Comments

  • Tara WTara W St. PaulMember Posts: 939
    edited 13 December, 2008
    It sounds like the kitty is overwhelmed with her big, new surroundings and just needs time to get used to everything. How long has she been with the new family? What does this new family think is an "acceptable" behavior and what time frame do they expect this to be fulfilled?
  • Lissa NicholsonLissa Nicholson SydneyMember Posts: 1,562
    edited 14 December, 2008
    You may need to tell the new mum that her desire for everything to be done as soon as possible is a bit unrealistic. It sounds like this kitten needs time. Is it possible to confine the dog and cats in one area (say, a bedroom) while the new one is exploring? One thing I have found that new kittens respond well to is if you basically ignore them. Remember, if she had to survive on her own, it is highly likely she sees being watched as a threat. When she is out and about, encourage the new family to carry on with their business, rather than watching to see what she will do. I do understand it can be hard to do- I find myself watching without even realising! The quieter the house is when she is first exploring, the better, as she will have so many new smells, sights and sensations to deal with already. Try having only one person home, with the other animals confined. If she has a favourite toy, this can be a way to encourage her out of her safe zone. Try playing in the area just outside her bathroom, and gradually extend into different areas. Treats can also help. Coming up to Christmas, if there are going to be new people around (especially children) it would be a good idea to keep the new arrival confined, or risk undoing any progress made. Good luck:)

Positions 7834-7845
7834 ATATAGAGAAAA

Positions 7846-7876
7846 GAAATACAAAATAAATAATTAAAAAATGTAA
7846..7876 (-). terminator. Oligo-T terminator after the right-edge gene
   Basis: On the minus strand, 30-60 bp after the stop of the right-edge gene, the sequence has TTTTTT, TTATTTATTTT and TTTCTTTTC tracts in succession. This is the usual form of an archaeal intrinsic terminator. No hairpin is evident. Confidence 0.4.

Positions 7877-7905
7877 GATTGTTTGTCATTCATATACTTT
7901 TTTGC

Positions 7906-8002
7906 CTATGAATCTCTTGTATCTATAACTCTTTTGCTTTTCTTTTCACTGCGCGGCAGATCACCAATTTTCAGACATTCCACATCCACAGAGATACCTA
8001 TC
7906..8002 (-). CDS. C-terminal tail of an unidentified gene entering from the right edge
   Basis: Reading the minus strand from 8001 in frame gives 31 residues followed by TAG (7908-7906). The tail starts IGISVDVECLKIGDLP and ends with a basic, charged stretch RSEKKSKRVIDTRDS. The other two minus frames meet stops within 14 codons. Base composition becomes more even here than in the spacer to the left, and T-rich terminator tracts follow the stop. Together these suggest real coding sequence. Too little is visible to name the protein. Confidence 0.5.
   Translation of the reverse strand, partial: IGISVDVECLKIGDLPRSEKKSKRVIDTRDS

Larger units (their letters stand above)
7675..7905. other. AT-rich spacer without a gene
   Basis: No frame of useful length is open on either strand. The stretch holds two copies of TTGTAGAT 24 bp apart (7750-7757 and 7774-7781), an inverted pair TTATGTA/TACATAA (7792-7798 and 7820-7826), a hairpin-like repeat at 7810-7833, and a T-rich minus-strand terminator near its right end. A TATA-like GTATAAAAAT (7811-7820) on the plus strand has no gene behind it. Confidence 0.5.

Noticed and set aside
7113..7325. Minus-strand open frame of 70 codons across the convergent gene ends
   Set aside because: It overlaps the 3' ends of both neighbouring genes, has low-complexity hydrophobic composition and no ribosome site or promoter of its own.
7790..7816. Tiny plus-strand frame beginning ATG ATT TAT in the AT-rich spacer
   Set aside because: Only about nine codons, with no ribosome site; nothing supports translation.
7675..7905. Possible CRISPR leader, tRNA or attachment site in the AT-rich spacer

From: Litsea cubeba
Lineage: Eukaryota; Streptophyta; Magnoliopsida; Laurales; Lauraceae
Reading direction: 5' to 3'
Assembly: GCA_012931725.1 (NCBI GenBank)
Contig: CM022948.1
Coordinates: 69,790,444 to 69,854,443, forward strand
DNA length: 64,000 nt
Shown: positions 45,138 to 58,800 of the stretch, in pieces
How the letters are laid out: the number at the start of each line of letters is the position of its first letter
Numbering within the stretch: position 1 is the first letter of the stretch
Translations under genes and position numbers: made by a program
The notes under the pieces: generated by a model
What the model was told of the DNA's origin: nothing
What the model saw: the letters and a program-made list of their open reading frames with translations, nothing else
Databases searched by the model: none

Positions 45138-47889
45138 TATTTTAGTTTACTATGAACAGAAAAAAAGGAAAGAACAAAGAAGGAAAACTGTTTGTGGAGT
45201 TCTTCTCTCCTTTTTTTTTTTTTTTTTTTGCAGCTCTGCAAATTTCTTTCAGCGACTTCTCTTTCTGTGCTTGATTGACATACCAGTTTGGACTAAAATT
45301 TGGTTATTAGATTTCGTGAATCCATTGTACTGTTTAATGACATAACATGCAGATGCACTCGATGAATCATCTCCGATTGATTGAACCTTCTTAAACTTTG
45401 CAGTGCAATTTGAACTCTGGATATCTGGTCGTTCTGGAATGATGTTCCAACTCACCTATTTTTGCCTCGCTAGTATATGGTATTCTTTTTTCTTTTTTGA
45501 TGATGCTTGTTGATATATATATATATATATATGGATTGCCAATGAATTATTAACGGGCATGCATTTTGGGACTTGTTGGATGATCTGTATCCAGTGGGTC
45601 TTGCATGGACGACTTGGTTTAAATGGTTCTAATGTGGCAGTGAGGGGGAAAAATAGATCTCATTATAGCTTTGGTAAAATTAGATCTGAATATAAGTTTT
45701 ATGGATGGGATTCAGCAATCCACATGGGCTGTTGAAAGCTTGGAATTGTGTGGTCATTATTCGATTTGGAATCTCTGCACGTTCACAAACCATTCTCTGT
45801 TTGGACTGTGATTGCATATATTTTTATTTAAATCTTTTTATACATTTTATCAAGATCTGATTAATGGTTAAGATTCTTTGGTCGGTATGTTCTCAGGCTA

• Joy WaltersJoy Walters Member Posts: 9,276
    edited 15 December, 2008